Palestinian lead negotiator Saeb Erekat: "The peace process moved like a tortoise. Today Netanyahu flipped it on its back."

Netanyahu's "major policy speech" took a severe beating in the Arab street and Arab press, especially his demand for the Palestinians (and the rest of the Arab world it seems) to recognize Israel as a Jewish state. Palestinian President Mahmoud Abbas has said several times before that he does not believe it is the Palestinian Authority's role to comment on the internal ethno-religious character of foreign states.

Bar'el complains that, "no one in the Middle East was impressed that Netanyahu had uttered the words 'Palestinian State.'" Why would they be impressed? Acceptance of the two-state solution had been the Israeli government's public stance for the past 16 years. Spencer Ackerman joked that Netanyahu is "stepping boldly into 1993." Netanyahu's election and refusal to accept the two-state solution turned the clock back on the peace process. Now he reluctantly mutters that he accepts it - only if several unacceptable conditions are agreed to upfront, before anyone sits down. Again I ask why anyone should be impressed with Benjamin Netanyahu? Even Ariel Sharon (an Israeli politician who most Palestinians regarded with an almost dastardly evil reverence) accepted the necessity of a Palestinian state for the long-term security needs of Israel.

Netanyahu's "Jewish state" plays extraordinarilly well with his coalition and most Israelis, as well as with American Jews. It also plays well with people without a nuanced understanding of the conflict and peace process. "Of course Israel is a Jewish state!" they would exclaim. There's obviously far more to it.

Israeli PM Netanyahu went so far as to suggest that the underlying cause of the entire Israeli-Palestinian conflict was the Arabs' refusal to give Israel recognition as a Jewish state. I find little credibility in this assertion. Egypt and Jordan have both enjoyed decades of stable peace with Israel without ever recognizing Israel as an explicitly Jewish state. The Egyptians and Jordanians did recognize Israel's right to exist (which used to be the condition for negotiations, but has since been replaced with the new Jewish state demand), as did the Palestinian Authority and the PLO.

The Arab world has many reason for not accepting Israel as a Jewish state and Israel should tread carefully with this demand because there may be consequences for international recognition of the character of other sovereign nations. First, it is of dire importance to note that Israel is no more than 75% Jewish. That's a majority, yes, but Israel loves to pride herself on being a liberal democracy and in liberal democracies even minority communities are equal before the law. Second, 20% of Israelis are Palestinian Israelis who have less than equal social and political rights in the country. The Palestinian Authority views itself not just as the government of Palestine (well, the West Bank really) but as a representative of Palestinian refugees in the diaspora (Lebanon, Egypt, Jordan, etc...) and as Palestinians in Israel. Recognizing Israel as a Jewish state would thus force the PA to abandon the cause of equality for Palestinians living in Israel and of the right of return of refugees to Israel proper. The right of return may very well have to be axed if any solution is to be found, but not upfront as a precondition. If you're going to negotiate, let negotiations be the place to settle differences and abandon claims - with both sides coming to the table as equals. Third, insisting that foreign countries recognize Israel as a Jewish country (rather than a country of an overwhelming majority of Jews) has implications for Israel's claims to East Jerusalem and the Old City. If Israel is a Jewish nation, does that undermine her claims to the Muslim, Armenian, and Christian quarters of the Old City? Why should the Jewish country have full claim to East Jerusalem, populated by an overwhelming majority of Palestinians (both Muslims and Christians)? It only seems logical that the Jewish state should then relinquish control of East Jerusalem to the Palestinian Authority in order to be more Jewish.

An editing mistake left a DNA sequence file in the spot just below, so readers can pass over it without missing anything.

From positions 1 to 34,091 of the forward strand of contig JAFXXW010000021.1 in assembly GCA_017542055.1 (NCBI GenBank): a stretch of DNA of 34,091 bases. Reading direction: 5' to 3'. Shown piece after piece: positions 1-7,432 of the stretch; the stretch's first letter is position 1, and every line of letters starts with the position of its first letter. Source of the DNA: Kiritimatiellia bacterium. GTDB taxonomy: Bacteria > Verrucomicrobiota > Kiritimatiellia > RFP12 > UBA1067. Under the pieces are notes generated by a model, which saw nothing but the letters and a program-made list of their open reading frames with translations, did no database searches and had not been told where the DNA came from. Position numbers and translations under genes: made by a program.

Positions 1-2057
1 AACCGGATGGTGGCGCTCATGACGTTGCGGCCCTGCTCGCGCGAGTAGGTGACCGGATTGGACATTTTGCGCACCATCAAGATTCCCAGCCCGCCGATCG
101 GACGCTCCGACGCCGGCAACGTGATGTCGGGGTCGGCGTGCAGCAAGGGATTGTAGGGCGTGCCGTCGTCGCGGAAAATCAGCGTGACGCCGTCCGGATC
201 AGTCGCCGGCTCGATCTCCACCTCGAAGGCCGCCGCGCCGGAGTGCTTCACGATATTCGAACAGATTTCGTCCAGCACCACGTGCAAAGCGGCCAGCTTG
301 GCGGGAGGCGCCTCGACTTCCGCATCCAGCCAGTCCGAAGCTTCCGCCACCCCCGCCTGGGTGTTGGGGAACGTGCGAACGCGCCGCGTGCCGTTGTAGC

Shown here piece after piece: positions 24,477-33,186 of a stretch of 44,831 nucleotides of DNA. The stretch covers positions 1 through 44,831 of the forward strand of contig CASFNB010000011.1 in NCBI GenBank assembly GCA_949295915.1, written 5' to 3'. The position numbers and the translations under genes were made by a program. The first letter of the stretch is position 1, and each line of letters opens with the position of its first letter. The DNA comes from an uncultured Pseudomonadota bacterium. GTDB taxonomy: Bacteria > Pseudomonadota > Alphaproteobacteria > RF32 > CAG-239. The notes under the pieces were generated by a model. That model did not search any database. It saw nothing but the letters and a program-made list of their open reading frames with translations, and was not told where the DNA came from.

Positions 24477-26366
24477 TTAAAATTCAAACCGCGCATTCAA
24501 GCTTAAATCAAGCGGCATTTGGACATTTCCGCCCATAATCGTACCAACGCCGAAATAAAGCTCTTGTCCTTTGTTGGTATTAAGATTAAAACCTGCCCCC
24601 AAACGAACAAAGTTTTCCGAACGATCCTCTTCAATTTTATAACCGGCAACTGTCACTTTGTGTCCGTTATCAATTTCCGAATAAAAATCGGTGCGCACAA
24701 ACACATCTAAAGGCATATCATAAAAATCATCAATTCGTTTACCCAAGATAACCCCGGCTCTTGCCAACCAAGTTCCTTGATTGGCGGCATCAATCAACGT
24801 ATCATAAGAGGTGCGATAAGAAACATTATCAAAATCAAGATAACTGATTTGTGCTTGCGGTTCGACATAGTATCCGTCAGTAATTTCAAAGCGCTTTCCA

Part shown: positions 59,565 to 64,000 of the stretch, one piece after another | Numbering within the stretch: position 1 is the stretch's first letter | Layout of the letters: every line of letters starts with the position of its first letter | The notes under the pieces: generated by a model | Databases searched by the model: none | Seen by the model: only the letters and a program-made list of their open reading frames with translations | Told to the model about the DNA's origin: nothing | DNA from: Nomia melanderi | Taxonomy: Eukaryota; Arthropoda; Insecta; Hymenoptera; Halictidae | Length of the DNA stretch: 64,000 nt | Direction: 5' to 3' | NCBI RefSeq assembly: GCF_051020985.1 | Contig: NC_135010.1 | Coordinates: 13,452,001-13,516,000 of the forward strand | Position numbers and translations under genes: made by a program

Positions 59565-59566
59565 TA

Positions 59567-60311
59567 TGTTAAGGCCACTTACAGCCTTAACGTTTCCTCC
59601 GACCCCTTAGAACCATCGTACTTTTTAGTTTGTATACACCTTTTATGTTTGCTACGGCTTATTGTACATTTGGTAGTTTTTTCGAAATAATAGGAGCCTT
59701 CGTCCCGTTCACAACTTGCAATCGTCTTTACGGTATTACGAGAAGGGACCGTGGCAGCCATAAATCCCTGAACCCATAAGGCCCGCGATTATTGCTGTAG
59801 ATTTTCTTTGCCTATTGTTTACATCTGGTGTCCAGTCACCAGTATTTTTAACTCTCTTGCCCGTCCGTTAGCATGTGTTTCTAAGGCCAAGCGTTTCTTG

Netanyahu's demands are not solely responsible for torpedoing any chances at resuming negotiations between Israel and the PA. The PA is busy negotiating with Hamas to regain control of the Gaza Strip and create a multi-factional unity government. Palestinian fragmentation is probably the biggest obstacle to overcome in resuming negotiations, but Netanyahu's entirely arbitrary "Jewish state" demand is not far behind. If negotiations between Israel and the PA were to start again and Palestinians in the West Bank and the Gaza Strip experienced real improvements in their everyday lives - that were achieved due to good faith negotiations, Fateh and the PA would be strenghthened and Hamas would see its support undermined. This is quite hopeful though, as what usually happens is this all too familiar storyline: The PA and Israel negotiate. Hamas publicly opposes the talks and tells Palestinians it will be a waste of time because nothing will actually happen. Nothing actually happens - checkpoints aren't removed, settlements continue to expand, the Gaza siege remains. Hamas snickers, "we told you so." Mahmoud Abbas looks like an Israeli tool and once again comes back to the West Bank empty-handed, with only a pat on the back from the Americans for trying once again. Hamas gains popularity, Fateh's support dwindles.